their deviation from scripture. Students may offer a variety of answers, but should be encouraged to show examples for support.) How effective is his argument? What makes his argument effective? (It’s pretty effective, in that, eventually he was asked to leave the church and people opposed his preaching. He uses scripture to support his argument; which, with the point he’s trying to make about the HalfWay Covenant, scripture would seem relevant to his audience. Students will be directed to specific parts of the sermon that support this idea. Students may offer other answers, but encourage them to direct the class to passages in the sermon that support their response.) Who is his audience? How do you think his audience responded to the sermon? (His audience is the congregation he preaches to every Sunday. Answers will vary. But, the majority of them, while hearing this, didn’t think Edwards was speaking to them. They possibly assumed he was speaking to someone else around them. Some may have thought he was speaking right to them, and caused a great fear within their hearts. Again, whatever answer the students give, ask them to refer to the sermon to support their conclusion.) How would you have acted if you were in this audience? (Answers will vary. Students should be encouraged to offer support for their thoughts.) Recalling yesterday’s lecture, what evidence of the Great Awakening and Edwards’s culture can we see in the sermon? What sort of doctrinal changes do you think occurred after his sermon? (Students should recall Edwards began the Awakening movement in America, so we see a lot in his sermon: conviction of deviating from scripture, people’s choice to turn their own ways, their choice to lean on reason and others…Students should be encouraged, as before, to give evidence by pointing the class to specific parts of the sermon.) How did Edwards’s culture affect his lifestyle? (He chose to live a life according to what he believed scripture said, instead of following the culture to lean on reason and logic. Because of his lifestyle, many churches were started to attack the Half- Way Covenant.) If any questions arise throughout the discussion, students may pose them. Students will then be allowed to pose their discussion questions.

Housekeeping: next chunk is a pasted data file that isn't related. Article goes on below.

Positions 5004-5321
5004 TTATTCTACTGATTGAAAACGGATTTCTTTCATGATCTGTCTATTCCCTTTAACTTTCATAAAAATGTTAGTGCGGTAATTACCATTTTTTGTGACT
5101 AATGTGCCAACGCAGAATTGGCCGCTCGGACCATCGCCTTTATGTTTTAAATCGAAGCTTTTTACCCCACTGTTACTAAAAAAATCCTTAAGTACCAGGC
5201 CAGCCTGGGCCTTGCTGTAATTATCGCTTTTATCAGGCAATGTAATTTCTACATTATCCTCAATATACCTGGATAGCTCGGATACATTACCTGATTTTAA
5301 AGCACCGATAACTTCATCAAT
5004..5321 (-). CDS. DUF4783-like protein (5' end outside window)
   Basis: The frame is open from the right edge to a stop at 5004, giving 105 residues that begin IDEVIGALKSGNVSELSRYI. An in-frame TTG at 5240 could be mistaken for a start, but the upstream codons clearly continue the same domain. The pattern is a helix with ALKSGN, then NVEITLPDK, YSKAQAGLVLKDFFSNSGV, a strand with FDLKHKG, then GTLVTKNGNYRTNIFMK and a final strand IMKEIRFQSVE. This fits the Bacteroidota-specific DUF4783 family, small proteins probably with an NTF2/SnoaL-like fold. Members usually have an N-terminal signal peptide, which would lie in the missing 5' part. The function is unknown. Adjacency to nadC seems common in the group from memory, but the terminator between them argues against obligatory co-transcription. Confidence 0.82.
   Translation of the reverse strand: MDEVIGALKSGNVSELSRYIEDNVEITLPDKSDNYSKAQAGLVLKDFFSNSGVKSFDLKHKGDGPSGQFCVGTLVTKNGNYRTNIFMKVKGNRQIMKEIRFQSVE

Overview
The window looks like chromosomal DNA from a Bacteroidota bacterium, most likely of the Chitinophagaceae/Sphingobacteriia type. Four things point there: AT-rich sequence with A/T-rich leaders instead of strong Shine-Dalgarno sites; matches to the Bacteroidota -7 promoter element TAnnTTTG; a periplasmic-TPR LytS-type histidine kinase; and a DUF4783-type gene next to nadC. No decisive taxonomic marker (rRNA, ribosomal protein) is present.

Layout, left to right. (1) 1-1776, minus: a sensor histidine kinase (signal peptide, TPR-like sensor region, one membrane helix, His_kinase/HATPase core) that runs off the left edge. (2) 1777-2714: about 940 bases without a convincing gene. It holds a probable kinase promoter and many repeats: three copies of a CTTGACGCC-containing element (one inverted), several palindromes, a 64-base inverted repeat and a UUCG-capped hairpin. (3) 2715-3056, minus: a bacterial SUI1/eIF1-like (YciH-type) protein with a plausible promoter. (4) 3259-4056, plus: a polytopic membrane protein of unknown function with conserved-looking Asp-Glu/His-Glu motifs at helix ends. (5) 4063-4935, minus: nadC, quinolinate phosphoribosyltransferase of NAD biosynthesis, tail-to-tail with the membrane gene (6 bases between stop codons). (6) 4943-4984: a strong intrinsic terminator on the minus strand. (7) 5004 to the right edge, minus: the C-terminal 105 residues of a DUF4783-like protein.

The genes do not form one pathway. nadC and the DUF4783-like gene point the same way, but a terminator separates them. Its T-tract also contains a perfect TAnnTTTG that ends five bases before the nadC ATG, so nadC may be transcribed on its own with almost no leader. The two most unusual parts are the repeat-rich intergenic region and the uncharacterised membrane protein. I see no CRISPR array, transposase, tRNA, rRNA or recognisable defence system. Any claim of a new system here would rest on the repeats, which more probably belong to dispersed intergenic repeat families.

-

-

-

-

-

Closure: (12 mins) Recap on the connections between the Great Awakening/ The Enlightenment Era and Edwards’s sermon. Display a real five dollar bill to the students. Tell them they are to pretend the teacher is a wealthy veterinarian with three young children. The students are to write a well supported essay (no longer than a page hand-written) attempting to persuade the veterinarian (teacher) he/she deserves the five dollar bill. Tomorrow the teacher will read the essays and determine a winner of the five dollars. Evaluation: Assessment will be completed through students’ interaction during the class discussion and answers offered. They will also be evaluated on their persuasion essays, in how they develop their argument, support their position and cater to their audience. Students will receive participation credit for the discussion, and a homework grade for the essay. Reference: http://www.doe/virginia.gov Chin, Beverly Ann & Wolfe, Denny. 2000. Glencoe Literature The Reader’s Choice: American Literature. New York, New York: Glencoe McGraw-Hill.

Sign up to vote on this title
UsefulNot useful